Reblogged: My body is not heartbreaking: more fun with microaggressions


My body is not heartbreaking: more fun with microaggressions.

There are people–seemingly reasonable, decent people–who think the existence of bodies like mine is heartbreaking. Who think that my life must be a tragedy because I wear above a size 14.  Who refuse to believe that health comes in more than one size. And who refuse to understand that not everyone prioritizes health in the same ways, or at all.

My body is not heartbreaking.

Oh so much yes. Bodies are not tragedies. Bodies are where we live. They don’t need redemption. They’re not a moral lesson or a warning to Be Good Or Else You’ll Be Like That. We don’t have a social or ethical responsibility to look a certain way, be a certain shape, be at a certain level of health, have certain priorities. Aside from, y’know, basic hygiene and decency, our bodies are absolutely and utterly ours. 

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6 thoughts on “Reblogged: My body is not heartbreaking: more fun with microaggressions

  1. Good god. I assume sizes are different in Ireland, but I don’t want to know what such a person would say about my wearing size 20 for so many years! I am actually just about back down to a 14, not because of any real effort on my part, just been doing a lot more walking because baby demands it!

    Really, it’s sickening what people feel they can get away with saying about someone else’s body. I have a friend who is in 22s. She says that SHE needs to lose weight. Good for her, she knows what she wants and is willing to work for it. But anyone who says anything to her about her body gets cut off at the knees because it’s none of their damn business. Smart woman.

  2. You’re right to point out the problems of conflating ‘health’ with a certain body shape. But where I might disagree is with your comment that ‘our bodies are absolutely and utterly ours’. In not seeking to maintain a certain level of health throughout our lifetime, our bodies become the province of doctors and medical intervention when they inevitably break down. We do have an ethical responsibility to OURSELVES to maintain our own fitness and health, if only to postpone the point at which doctors and profit-oriented healthcare can begin lining their pockets at our expense.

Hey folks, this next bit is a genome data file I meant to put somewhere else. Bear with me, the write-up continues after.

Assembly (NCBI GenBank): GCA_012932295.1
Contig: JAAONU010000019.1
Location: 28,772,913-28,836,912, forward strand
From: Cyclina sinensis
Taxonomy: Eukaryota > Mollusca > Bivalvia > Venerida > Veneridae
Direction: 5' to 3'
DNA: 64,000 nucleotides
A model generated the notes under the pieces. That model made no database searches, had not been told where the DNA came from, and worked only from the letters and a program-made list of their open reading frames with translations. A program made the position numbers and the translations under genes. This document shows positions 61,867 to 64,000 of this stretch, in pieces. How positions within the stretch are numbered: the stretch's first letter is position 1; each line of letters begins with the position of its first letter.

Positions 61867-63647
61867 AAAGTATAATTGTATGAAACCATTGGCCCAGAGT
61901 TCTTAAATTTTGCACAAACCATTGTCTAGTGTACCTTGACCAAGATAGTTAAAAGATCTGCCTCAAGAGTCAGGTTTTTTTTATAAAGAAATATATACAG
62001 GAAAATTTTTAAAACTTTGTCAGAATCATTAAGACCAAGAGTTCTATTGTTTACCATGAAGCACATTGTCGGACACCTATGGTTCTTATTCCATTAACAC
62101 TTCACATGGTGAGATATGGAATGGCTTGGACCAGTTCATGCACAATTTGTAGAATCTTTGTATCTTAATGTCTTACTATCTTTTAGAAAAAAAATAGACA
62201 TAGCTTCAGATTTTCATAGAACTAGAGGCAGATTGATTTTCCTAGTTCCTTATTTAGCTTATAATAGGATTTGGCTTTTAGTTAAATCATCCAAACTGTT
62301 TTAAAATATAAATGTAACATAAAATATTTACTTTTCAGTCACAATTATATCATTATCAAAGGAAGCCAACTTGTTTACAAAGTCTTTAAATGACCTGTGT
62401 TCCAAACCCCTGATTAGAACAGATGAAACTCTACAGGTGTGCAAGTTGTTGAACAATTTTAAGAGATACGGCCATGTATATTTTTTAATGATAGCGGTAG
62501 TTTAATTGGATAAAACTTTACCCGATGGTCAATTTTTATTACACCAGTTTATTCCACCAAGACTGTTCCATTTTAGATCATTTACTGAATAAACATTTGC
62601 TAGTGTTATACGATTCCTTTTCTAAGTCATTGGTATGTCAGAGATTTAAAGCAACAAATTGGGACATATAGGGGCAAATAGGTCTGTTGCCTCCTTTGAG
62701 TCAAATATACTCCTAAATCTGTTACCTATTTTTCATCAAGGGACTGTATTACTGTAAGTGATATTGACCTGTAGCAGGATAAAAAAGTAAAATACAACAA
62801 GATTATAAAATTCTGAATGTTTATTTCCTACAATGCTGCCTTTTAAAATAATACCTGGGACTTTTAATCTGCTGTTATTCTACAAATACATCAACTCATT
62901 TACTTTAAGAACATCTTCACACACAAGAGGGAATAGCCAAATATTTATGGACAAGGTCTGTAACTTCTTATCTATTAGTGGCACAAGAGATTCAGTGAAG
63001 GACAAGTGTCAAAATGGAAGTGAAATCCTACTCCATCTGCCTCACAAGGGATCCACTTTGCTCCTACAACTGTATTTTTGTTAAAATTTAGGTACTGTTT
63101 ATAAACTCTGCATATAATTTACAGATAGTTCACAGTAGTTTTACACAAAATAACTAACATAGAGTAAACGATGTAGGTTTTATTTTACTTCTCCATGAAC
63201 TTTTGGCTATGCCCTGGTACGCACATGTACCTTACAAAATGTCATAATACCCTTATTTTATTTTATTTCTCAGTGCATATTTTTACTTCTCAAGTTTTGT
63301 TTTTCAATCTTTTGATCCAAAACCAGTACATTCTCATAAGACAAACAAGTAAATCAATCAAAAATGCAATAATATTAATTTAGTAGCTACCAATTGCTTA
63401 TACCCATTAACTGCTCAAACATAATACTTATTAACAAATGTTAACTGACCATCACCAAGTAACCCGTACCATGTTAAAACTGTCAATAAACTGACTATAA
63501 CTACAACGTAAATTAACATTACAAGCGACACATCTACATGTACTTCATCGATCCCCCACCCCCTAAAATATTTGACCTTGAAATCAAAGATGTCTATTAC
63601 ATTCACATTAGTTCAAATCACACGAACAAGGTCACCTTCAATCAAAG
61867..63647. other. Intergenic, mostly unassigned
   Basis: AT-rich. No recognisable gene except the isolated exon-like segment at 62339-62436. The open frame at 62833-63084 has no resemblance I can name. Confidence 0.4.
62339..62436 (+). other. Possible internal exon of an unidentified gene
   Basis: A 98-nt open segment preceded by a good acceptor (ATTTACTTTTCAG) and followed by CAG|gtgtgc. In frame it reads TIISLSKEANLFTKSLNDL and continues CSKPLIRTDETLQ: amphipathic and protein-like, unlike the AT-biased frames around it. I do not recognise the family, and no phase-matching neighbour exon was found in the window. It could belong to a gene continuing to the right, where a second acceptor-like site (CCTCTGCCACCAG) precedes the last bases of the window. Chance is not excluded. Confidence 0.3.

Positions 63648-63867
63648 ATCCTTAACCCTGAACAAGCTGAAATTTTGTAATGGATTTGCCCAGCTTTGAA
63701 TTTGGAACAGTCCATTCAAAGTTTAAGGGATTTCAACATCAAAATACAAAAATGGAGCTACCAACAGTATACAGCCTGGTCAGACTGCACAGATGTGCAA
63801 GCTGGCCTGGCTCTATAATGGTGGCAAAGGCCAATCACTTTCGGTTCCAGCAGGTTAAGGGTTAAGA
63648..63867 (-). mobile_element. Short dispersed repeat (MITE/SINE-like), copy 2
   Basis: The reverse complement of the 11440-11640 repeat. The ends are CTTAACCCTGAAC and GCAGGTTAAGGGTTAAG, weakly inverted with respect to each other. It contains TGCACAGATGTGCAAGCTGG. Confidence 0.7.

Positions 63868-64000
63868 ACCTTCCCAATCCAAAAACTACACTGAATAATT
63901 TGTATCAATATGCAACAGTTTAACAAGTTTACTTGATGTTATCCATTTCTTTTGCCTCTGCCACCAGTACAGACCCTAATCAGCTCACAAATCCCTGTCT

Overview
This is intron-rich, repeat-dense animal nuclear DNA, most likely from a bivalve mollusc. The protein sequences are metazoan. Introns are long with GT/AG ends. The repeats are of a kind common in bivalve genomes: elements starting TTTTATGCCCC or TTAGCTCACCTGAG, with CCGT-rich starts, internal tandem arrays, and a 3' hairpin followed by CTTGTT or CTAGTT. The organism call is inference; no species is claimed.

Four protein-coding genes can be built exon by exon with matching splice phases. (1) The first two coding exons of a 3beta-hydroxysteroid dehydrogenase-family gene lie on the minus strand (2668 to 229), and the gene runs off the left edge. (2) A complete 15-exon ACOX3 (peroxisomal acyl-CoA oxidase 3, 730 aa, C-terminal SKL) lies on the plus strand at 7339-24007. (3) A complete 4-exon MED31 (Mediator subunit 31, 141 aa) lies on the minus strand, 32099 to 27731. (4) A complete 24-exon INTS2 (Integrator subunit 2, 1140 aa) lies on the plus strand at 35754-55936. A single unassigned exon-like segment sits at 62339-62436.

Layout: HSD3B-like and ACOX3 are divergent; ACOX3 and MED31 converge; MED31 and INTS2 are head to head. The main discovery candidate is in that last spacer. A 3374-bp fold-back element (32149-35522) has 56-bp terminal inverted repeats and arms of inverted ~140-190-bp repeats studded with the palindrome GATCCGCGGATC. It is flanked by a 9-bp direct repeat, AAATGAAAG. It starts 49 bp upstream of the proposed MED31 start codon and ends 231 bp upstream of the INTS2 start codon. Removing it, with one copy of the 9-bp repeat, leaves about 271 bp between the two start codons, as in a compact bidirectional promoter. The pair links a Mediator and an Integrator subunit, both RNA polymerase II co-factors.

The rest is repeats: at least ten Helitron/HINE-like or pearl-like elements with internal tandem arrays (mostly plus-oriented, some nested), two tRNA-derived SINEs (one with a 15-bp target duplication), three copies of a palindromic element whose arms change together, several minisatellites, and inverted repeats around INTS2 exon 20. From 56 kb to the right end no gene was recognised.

• Thanks for commenting! I see where you’re coming from, and I share your discomfort with profit-oriented healthcare and the like.

      I would have to disagree, though, that being ill means that our bodies become that province of doctors, and that there is somehow something unethical in allowing our bodies to break down. I’m uncomfortable with that idea.

      This feels ableist to me. I don’t think that people with chronic illnesses or disabilities have bodies that are any less their own, or that they somehow give up body sovereignty when they enter a doctor’s office or hospital. If that is the case, isn’t the issue there not with them, but with a medical system that doesn’t consider patients the final authority on their own bodies and medical decisions? The ethical onus here is on medicine, not patients.

      As for profit-oriented healthcare.. oh my, what a can of worms! To start with, not everyone on the internet lives in countries with profit-based medical models. Some lucky people get to live in countries with socialised medicine and decent public health services. As for people who are less fortunate- again, you don’t really get to pick what kind of medical system you live under. It’s not the responsibility of the individual not to get sick. It’s the responsibility of the state to get off its ass, do the decent thing, and provide health care to all.

      As for our ethical responsibilities to ourselves: isn’t that for each of us to decide? If our bodies and lives are our own, then we get to pick our priorities. Maybe you’re someone who hates exercise but works their ass off at whatever it is you do. Maybe you have shedloads of family and care responsibilities and are exhausted by them. Maybe you just plain really enjoy sitting on your ass and are okay with knowing that that isn’t the healthiest thing! We all have habits that aren’t necessarily healthy. Isn’t it up to us to do the cost-benefit analysis and decide for ourselves what is important?

  3. Weight problem is not caused by just bad eating habits, not exercising , ect. It can be a a genetic disorder. Many women have died trying to be a small size, when it’s a genetic disorder. It one’s responsibility to accept who we are and carry one’self with pride and dignity. Yes our bodies are ours and nobody else’s. Be happy!
    If you do the right things , and maintain good health, then what’s wrong with being a size 18 ?

  4. Pingback: Starting The Raw Food Diet | Whole Food Diets

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